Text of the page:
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Re: SMUX comments

From: Matthew Squire <Matthew_Squire@BayNetworks.COM>
Date: Sat, 25 Jul 1998 08:17:11 -0400
Message-Id: <3.0.32.19980725081710.006ce3e8@bl-mail1.corpeast.baynetworks.com>
To: jg@pa.dec.com (Jim Gettys)
Cc: www-http-ng-comments@w3.org

I must have trouble typing in the morning, the following paragraph was
accidentally deleted from my previous post:
"
Protocol discrimination/filtering is also heavily used within a campus.
It gives a modicum of security and prevents accidental "leakage" of
protcols between LANs.  Mux'ing, which is basically a tunnelling protocol
to the desktop, makes reliable protocol discrimination impossible in a
switch/router, and seems to open up security problems within the campus as
well.  
"


>Date: Sat, 25 Jul 1998 07:42:16 -0400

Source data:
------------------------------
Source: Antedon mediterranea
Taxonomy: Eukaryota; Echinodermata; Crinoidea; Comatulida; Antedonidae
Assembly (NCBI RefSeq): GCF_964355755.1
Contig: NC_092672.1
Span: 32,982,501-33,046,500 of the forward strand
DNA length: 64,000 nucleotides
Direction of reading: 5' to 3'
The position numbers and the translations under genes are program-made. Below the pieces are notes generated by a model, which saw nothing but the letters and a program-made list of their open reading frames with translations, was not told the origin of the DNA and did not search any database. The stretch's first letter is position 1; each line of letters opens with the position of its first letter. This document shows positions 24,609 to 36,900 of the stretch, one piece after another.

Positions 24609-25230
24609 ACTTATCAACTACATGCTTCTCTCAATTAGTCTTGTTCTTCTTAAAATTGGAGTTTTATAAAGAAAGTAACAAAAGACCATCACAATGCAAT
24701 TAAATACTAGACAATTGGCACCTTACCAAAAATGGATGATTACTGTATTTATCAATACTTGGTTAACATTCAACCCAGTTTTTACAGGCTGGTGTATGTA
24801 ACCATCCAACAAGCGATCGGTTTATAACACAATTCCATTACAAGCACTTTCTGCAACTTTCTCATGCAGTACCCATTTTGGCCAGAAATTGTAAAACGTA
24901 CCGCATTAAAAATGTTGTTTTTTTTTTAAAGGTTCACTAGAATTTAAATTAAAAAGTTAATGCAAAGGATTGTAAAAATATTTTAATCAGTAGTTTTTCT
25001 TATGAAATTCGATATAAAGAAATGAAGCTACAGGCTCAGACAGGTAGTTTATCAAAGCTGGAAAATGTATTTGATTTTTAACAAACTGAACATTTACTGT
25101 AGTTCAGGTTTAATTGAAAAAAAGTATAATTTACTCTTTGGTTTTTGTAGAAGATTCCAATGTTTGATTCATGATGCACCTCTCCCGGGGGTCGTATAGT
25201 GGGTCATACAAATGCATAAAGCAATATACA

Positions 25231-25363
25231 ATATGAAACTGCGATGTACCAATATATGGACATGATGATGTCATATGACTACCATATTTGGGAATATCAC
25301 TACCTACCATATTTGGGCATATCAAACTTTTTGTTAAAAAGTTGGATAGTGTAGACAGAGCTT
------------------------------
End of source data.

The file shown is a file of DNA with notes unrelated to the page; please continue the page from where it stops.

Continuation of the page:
>To: jg@pa.dec.com (Jim Gettys)
>From: Matt Squire <msquire@baynetworks.com>
>Subject: Re: SMUX comments
>Cc: www-http-ng-comments@w3.org
>
>
>As my last comment on the subject...
>
>I understand how firewalls and application proxies work, and I too have
helped implement firewall schemes for multiple companies, beyond simple
protocol filtering.  I'm not claiming mux'ing is evil, only that it
represents a *significant* paradigm shift for protocol identification, and
hence protocol filtering, which has been and continues to be used by many
folks as their first (and sometimes only) security measure.  Not every
company is running some server(s) as an application firewall(s) for every
protocol.  
>
>Does mux'ing make things worse?  Probably not, especially not to a true
attack.  But it seems to open up more problems with "stupidity" attacks,
things like config errors or innocent misuse.  
>
>Mux'ing does CHANGE things, and hence it can invalidate existing measures.
  Some users might object to having a basic operating premise changed.  
>
>- Matt
>
>
Received on Saturday, 25 July 1998 08:14:04 EDT

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